#WhateverItTakes as We Journey Through the Wilderness



Summer 2015 was a historic and momentous summer: we applauded when the Supreme Court affirmed key tenets of the Affordable Care Act in King v. Burwell; we welcomed the much overdue new LGBT inclusion bill when it was introduced in Congress; and we were called to action by the Pope’s encyclical as an interfaith rallying cry to combat climate change.

And let us not forget when we lifted up our voices and our timbrels together in song and dance, just as our ancestors did when they reached the shore of the Red Sea (Exodus 15) when we learned of the Obergefell v. Hodges ruling establishing marriage equality as the law of the land.  

But Summer 2015 has also been incredibly sad.  To quote from an email I received from Kirstin Moore, Director of Partnerships at Everytown for Gun Safety: “this has been a long, hot and cruel summer of gun violence in America. Americans have been gunned down in movie theaters, military recruitment centers, places of worship, homes, street corners and now on live TV.”

Just as we rejoiced this summer, we also know “that wherever we go, it is eternally Egypt; that there is a better place, a promised land;(Michael Walzer, Mishkan T’filah, p. 157,adapted from Exodus and Revolution by Michael Walzer)

It is eternally Egypt.  That is how I feel about gun violence in this country.  When will enough be enough? When will we be able to say with certainty that our schools and our churches and our movie theaters are safe from guns? How many more young girls and boys have to die?

So, Summer 2015 really has been a “Journey for Justice” in so many ways – wherever  we go, no matter the strides we take and the progress we make, it is eternally Egypt.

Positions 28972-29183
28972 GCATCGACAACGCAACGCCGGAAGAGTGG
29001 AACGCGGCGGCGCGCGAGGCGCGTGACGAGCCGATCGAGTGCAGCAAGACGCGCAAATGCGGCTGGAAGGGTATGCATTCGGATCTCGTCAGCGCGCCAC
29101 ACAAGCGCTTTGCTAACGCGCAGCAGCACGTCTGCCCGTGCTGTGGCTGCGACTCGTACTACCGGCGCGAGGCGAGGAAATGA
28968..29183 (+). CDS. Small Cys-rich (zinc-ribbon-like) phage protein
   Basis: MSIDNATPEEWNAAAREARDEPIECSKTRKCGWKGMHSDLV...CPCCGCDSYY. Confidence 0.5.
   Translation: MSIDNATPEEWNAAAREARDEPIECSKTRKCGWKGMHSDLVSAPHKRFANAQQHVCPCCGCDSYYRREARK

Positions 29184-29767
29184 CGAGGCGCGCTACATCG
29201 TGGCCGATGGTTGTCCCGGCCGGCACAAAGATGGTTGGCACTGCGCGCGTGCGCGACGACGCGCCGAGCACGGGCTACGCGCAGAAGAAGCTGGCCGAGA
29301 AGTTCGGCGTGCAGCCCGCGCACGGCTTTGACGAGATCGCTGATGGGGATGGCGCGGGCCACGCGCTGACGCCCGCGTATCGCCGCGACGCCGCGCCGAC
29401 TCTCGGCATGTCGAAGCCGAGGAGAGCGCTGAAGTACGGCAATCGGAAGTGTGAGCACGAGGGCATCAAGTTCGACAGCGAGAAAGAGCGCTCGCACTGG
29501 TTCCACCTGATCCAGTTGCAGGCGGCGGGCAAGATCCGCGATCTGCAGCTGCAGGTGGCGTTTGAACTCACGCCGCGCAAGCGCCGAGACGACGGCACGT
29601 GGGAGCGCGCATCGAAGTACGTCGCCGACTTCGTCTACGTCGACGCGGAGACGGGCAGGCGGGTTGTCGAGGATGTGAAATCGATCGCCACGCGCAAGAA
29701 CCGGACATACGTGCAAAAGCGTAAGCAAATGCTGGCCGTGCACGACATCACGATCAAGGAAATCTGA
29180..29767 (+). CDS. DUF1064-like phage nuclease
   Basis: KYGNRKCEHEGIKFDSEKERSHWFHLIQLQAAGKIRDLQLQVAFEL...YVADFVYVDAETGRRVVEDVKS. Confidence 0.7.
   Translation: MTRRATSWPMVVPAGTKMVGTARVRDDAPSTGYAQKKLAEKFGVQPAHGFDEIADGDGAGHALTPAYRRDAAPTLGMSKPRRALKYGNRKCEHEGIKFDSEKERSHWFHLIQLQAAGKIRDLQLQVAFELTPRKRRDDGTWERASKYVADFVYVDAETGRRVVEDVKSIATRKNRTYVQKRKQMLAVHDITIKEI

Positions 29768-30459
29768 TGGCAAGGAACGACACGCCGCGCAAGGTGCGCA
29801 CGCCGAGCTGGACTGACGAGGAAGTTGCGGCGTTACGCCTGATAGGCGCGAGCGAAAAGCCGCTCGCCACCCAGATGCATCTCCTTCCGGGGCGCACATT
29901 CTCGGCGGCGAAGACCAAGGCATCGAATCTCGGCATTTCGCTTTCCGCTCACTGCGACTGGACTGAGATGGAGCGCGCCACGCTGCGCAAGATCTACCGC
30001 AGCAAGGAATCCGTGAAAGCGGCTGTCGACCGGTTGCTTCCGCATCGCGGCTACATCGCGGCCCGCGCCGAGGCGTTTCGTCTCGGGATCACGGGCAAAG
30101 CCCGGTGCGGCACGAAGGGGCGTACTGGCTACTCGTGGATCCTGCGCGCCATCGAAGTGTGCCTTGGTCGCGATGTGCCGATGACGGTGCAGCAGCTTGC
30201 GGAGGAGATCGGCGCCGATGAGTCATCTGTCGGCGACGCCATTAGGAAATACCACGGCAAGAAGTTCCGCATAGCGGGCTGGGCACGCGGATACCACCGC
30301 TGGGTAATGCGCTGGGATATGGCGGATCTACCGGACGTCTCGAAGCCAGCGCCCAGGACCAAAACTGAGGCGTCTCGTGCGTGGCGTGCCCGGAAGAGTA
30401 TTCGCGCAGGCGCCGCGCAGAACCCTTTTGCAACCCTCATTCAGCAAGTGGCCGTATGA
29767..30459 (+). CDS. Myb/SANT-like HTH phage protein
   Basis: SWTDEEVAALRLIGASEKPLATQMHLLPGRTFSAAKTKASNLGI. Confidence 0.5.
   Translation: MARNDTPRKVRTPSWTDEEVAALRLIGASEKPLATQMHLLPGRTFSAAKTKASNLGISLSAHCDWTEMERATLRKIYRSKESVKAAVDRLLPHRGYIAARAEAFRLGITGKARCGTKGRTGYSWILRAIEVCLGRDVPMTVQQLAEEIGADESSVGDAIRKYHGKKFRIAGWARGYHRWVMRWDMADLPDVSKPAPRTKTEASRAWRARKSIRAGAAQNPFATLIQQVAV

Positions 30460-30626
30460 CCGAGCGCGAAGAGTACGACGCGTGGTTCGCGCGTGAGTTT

But how does Walzer end this text?

“…the winding way to that promise passes through the wilderness. That there is no way to get from here to there except by joining hands, marching together.”

We are in the wilderness.  And as I write this, Reform rabbis carrying the Torah are marching side by side with the NAACP in the wilderness, joining hands and marching together towards a better America.

We can continue to carry on our prophetic tradition as we work towards a more just world with better gun laws.  It is a winding road through the wilderness, but we can get there together.

Won’t you take my hand and join us in this march?

NFTY and the Religious Action Center are participating tomorrow in the Everytown for Gun Safety’s National Day of Action Call-In

How can you participate?

Call your Members of Congress

Text FEEL to 877-877 to tell Congress you’ll do #WhateverItTakes to end gun violence. OR Call 877-857-1909 to be patched through to Congress.

Sample script:

My name is insert name here and I am a reform Jew from town/state here.

As Americans and as Reform Jews we are frustrated with the lack of action in Washington regarding Gun Violence Prevention. Judaism emphasizes the value of human life, and that by saving one life, it is as if the entire universe has been saved.

As your constituent, I am asking you to do whatever it takes to fix our country’s broken gun laws.

Make sure to say thank you before you hang up.

Social Engagement

We’re encouraging people all over the country to remind their Members of Congress that we’ll do #WhateverItTakes to end gun violence in America.  Supporters are encouraged to get involved by taking a photo and sharing it on social media, targeting their elected officials.

  1. Print out this page
  2. Fill it out.  Address it to Congress, President Obama, the NRA, your Member of Congress or anyone else you feel needs to hear our voices on gun violence prevention right now (samples below).
  3. Take a picture holding your filled out sign and post it on Instagram, Twitter, Facebook, etc.  Be sure to include the hashtag #WhateverItTakes.
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Shira M. Zemel

About Shira M. Zemel

Shira M. Zemel is the RAC's Assistant Program Director. She holds a master's degree in education from SUNY University at Buffalo. Shira is from Arlington, Virginia and is a member of Temple Micah in Washington, DC.

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